Legendary Hollywood Wordsmith Robert Towne Dies at 89


The famed wordsmith of Hollywood, Robert Towne, who breathed life into revered films such as “Shampoo,” “The Last Detail,” and the celebrated “Chinatown”, has exited the stage for the final time, passing away at 89.

Towne peacefully concluded his earthly sojourn within the comforting embrace of his family at his abode nestled within the heart of Los Angeles. His publicist Carri McClure, while confirming his demise, chose not to shed light on the cause of his passing.

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Over time, Hollywood became known for expressing a somewhat cynical sentiment about the relevance of the writer. Yet Towne managed to defy this stereotype, garnering an admiration and respect akin to the celebrated actors and directors he collaborated with. His close bonds with iconic stars of the 60s and 70s, most notably Warren Beatty and Jack Nicholson, granted him the opportunity to either write or co-write some of the era’s most distinguished films. Towne’s unparalleled vision of Los Angeles, woven intricately into his scripts, placed him in the rare pantheon of “auteur” screenwriters.

In an industry famed for its glamour, Hollywood was a conundrum of dreams and dashed hopes, or as Towne himself once quipped, “a place of last resort” where people pursued their dreams only to be “forever disappointed.”

Easily recognized by his high forehead and luxuriant beard, Towne’s remarkable contribution to film was rewarded with an Oscar for his work on “Chinatown”. Three additional Oscar nominations added to his cap’s feathers, followed by a lifetime achievement award from the Writers Guild of America earned in 1997.

Prior to his alluring success on the silver screen, Towne churned out work for television, writing for shows like “The Man from U.N.C.L.E” and “The Lloyd Bridges Show” and producing movies for “B” producer Roger Corman. Serendipitously, it was through his psychiatrist that he met Beatty who later enlisted Towne to refine the script of “Bonnie and Clyde.”

Although uncredited for his work on “Bonnie and Clyde,” Towne’s ghostwriting prowess quickly found recognition within the industry. His wizardry worked like a charm on films such as “The Godfather,” “The Parallax View,” and “Heaven Can Wait,” earning him the reputation of a reliable “relief pitcher.”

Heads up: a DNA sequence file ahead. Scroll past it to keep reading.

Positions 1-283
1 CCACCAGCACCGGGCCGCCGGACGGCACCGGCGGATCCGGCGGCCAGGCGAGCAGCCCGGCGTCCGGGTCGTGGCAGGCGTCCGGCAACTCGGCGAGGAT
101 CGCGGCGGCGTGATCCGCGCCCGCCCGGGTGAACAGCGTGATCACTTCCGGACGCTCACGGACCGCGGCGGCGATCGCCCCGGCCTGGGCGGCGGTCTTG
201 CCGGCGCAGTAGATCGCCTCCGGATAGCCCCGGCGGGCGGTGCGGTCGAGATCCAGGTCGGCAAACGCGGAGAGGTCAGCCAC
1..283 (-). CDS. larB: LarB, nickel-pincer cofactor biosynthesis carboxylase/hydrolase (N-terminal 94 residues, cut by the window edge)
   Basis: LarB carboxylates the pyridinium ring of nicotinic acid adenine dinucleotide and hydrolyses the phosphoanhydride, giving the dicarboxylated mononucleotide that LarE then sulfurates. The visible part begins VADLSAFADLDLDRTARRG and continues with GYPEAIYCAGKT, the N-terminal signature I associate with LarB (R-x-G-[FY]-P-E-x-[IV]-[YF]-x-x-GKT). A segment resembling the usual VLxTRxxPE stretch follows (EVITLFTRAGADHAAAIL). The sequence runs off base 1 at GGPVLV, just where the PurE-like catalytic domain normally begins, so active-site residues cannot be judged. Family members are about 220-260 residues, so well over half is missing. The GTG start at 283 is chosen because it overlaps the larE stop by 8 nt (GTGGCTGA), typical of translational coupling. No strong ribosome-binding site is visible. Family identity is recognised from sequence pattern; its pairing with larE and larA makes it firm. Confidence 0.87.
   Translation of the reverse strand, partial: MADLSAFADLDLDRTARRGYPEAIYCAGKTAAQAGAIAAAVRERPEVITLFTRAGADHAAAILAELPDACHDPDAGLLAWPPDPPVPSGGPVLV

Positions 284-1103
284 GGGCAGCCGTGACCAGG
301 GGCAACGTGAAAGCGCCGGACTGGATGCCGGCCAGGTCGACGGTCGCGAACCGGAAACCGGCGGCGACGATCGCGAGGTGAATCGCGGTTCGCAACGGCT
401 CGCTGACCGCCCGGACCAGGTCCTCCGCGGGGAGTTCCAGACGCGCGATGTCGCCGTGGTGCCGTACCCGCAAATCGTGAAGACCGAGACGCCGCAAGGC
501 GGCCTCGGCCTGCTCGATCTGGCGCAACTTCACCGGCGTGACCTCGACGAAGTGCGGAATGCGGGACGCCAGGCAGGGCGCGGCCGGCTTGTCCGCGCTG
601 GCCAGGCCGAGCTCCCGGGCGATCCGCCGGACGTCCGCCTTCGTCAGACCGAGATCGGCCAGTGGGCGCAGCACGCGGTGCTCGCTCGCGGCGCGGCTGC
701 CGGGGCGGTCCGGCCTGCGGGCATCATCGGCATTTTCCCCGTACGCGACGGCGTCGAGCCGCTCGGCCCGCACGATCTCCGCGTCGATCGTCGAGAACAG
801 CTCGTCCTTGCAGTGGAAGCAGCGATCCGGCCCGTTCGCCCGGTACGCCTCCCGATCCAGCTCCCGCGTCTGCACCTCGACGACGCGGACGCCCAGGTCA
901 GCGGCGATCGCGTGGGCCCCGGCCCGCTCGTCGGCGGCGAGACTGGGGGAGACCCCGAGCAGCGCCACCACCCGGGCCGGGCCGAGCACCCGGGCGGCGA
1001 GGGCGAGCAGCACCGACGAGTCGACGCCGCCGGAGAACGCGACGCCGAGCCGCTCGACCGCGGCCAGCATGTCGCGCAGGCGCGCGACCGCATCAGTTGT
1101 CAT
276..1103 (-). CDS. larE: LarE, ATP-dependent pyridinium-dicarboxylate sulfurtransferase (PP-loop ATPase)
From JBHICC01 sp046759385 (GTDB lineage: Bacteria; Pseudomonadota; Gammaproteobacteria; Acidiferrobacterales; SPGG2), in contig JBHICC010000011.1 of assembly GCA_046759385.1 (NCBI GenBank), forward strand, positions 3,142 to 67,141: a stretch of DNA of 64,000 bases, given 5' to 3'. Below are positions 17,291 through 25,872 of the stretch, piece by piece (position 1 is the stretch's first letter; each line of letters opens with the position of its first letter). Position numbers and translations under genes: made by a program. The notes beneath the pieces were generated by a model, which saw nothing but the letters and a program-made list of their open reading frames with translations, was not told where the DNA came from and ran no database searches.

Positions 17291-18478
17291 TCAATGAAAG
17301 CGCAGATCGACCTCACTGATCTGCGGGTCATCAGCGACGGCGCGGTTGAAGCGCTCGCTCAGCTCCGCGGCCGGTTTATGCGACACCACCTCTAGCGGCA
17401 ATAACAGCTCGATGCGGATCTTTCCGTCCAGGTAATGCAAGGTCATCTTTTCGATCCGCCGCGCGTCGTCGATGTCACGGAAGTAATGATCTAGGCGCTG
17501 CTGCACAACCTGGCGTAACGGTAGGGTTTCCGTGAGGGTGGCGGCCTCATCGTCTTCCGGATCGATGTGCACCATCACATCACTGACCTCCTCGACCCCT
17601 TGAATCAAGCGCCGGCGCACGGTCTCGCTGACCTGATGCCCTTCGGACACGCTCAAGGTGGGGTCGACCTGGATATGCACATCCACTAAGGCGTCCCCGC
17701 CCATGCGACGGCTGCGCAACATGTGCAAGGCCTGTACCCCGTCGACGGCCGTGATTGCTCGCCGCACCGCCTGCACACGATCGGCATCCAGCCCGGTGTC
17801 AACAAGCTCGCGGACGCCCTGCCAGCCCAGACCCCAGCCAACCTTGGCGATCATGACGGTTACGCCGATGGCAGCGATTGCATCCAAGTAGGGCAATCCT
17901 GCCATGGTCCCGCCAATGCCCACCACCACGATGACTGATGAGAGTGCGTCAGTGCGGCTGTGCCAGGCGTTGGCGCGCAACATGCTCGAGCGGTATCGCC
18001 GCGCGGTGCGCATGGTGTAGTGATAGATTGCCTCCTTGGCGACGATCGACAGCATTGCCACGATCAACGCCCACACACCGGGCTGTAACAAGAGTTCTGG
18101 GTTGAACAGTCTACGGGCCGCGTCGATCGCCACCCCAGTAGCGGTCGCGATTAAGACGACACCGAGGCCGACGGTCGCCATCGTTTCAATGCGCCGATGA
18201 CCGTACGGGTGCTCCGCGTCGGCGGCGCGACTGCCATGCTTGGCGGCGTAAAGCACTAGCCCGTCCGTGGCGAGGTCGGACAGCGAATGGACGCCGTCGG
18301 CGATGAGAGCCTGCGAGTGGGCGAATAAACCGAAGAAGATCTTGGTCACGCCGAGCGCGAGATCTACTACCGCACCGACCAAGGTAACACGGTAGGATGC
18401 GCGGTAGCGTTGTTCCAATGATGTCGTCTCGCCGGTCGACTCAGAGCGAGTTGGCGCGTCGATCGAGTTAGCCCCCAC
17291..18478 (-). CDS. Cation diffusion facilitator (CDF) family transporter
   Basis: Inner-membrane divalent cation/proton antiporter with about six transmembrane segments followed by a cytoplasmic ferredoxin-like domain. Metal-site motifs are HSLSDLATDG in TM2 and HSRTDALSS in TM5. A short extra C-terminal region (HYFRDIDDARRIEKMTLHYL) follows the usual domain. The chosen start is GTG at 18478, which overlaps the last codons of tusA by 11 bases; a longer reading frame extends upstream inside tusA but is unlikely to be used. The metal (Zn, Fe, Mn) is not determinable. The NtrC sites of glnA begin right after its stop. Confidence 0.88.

His indelible mark was etched in cinema history with his credited work on Nicholson’s “The Last Detail” and Beatty’s “Shampoo,” as well as the iconic “Chinatown,” a riveting thriller set during the Great Depression. Various cinematic studies have regularly returned to the masterfully crafted script, delving into its timeless tale of perilous corruption and tragedy.

Despite Towne’s unique hallmark on “Chinatown”, the process of its creation was indeed a collaboration. He acknowledged the indispensable contribution of director Roman Polanski in revising and tightening the narrative, admitting to fierce debates over the film’s hauntingly despairing ending.

As Towne’s star began to wane amidst the rise in studio power, his ventures into directing yielded mixed results. His association with more commercial ventures like “Days of Thunder” and the “Mission: Impossible” movies particularly stood out.

Like the narratives he crafted, Towne’s life too had its fair share of symbolic significance. His journey from being named Robert Bertram Schwartz to becoming the venerated Robert Towne, his youthful days spent working on a tuna boat, and the inseparable bond he perceived between writing and fishing – all formed part of the rich tapestry that was his life.

And so, as the curtains descend on his journey, the echoes of his industrious writing craft still reverberate within the hallowed halls of Hollywood, forever immortalizing his indomitable spirit within the annals of cinematic history.